Favourite clue – 14d.

    Thanks to Beam, and to crypticsue.

  5. As a relative newcomer to the Toughie I was pleased to find this was another comparatively gentle test that I was able to complete without too much bother and in a record time for me. It would have been a good deal quicker if I’d selected the correct spelling for the Gallic fellas. As usual required CS’s excellent review to help me parse a few bung ins (9a, 13a & back end of 8d) and had never seen 3d spelt without an h. Suppose it’s too much to hope for similar benevolence tomorrow for a full house of unaided finishes this week.

  6. I think I should write at the top of every Mr T Toughie – ‘Don’t even try for an anagram’!
    Loved this one, of course, and think 17a took pole position here.

    Devotions as always to Mr T and many thanks to CS for the review.

    1. I wanted to say “there’s no F in Loofah” but unfortunately there is, so I can’t. I assume you meant “H”!

      I agree with you, but Chambers gives three spellings: loofah, loofa and luffa.

      1. Must admit, I wouldn’t have known the third one – sounds like something employed in the air by the Germans during World War Two!

  7. CS, I parsed 9a as TIP ( end going over) + EU’S containing O

    Haven’t tackled a Beam for ages and it took a while to get back into the groove

    Thanks all

  8. I understood boosted as in upped but hooked as a reversal indicator still baffles me.
    Apart from that, I found it quite gentle for a Beam.
    Thanks to him for the fun and to CS for the review.

  9. It can’t have been that hard as I managed to do it almost completely unaided and managed to parse it all by myself, so I’m a happy bunny. Lots of favourites but if had to pick one it would be 23a. Many thanks to RayT and C.S. I’m going to treat myself to fish and chips to celebrate plus a bottle of wine obviously.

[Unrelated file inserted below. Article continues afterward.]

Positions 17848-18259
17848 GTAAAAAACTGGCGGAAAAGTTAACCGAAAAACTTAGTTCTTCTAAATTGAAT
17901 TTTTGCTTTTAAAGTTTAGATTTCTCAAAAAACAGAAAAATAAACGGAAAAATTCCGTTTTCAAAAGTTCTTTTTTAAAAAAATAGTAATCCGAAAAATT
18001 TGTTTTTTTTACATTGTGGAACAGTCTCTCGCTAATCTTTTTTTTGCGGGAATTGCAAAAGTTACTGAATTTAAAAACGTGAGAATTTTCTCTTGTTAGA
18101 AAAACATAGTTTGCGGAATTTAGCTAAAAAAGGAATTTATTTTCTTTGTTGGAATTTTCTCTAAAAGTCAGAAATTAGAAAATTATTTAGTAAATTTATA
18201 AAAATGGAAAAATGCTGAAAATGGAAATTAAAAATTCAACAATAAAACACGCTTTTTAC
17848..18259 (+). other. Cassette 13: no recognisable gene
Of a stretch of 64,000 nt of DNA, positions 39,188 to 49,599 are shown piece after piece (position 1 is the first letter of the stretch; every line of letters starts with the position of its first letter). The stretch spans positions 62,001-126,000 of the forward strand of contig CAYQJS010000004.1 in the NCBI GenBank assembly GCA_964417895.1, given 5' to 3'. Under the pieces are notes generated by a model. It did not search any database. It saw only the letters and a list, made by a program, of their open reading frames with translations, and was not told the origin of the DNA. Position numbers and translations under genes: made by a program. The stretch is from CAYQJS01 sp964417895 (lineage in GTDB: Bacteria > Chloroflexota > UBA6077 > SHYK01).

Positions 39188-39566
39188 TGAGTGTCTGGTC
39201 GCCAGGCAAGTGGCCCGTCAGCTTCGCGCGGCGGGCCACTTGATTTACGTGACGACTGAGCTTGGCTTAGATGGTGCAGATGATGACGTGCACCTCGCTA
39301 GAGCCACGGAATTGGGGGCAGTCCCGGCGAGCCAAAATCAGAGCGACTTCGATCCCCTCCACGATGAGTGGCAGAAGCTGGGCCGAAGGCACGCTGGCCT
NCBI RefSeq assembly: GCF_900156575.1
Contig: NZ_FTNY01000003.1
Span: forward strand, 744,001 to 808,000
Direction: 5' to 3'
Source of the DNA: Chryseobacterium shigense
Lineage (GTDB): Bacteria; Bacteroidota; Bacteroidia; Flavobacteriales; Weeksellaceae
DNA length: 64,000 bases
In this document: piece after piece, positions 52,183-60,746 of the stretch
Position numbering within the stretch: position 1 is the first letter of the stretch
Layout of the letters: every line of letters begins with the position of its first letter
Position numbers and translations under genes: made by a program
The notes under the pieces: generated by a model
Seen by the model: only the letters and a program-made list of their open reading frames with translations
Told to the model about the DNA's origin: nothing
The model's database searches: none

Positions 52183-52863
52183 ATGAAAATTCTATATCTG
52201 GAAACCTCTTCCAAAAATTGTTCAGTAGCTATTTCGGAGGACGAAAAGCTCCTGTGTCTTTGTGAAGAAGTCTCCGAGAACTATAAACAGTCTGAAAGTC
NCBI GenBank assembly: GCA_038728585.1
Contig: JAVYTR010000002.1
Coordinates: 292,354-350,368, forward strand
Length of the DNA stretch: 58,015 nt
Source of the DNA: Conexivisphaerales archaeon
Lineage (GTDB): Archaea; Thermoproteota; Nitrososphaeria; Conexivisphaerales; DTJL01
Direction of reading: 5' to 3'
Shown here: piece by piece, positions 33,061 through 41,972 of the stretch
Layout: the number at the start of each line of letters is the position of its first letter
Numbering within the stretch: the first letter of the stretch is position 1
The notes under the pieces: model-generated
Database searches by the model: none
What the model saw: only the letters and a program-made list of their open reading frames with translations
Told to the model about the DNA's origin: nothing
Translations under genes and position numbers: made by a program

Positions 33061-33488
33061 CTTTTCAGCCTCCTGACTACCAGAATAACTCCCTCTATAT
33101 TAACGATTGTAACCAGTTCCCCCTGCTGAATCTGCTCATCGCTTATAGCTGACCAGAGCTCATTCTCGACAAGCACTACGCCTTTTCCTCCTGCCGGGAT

10. Started well but became stuck in the NE corner and couldn’t finish after putting in DENSE for 5d, which I would argue was a plausible, some might even say better, answer! At least it helped pass the time whilst waiting for my computer to update to Windows 10. Roll on tomorrow!

    Thanks to crypticsue and Beam

  11. Same as yesterday – enjoyable without being overly taxing.

    Despite recognising all the fodder early on it took a good while to convince ourselves that you really could find a word made from MIST with a D in it for some reason.

    Thanks to CS and RT.

    1. Good evening, Mr T – you seem to be one of the very few setters we can now rely upon to turn up on regular days. Thank goodness for a bit of sanity in this crazy world and thank you for another enjoyable Beam puzzle.

  12. I loved this and even got up early in order to finish it!
    I’m probably wrong but the synonym at 27a seems stretched (though the answer was obvious from the checkers), I would never have associated those two words. The two lurkers were tremendous I thought, and I also liked 10a and 20d amongst many others.
    Many thanks to Mr T and to CS for her explanations, though I do agree with comment 8 re the parsing of 9a!

  13. Only picked up this paper (on my travels) today and enjoyed it. Had a bit of trouble with the NE corner for a while.

    Favourites were 17a, 25a and 5d.

    Thanks to Beam and Crypticsue.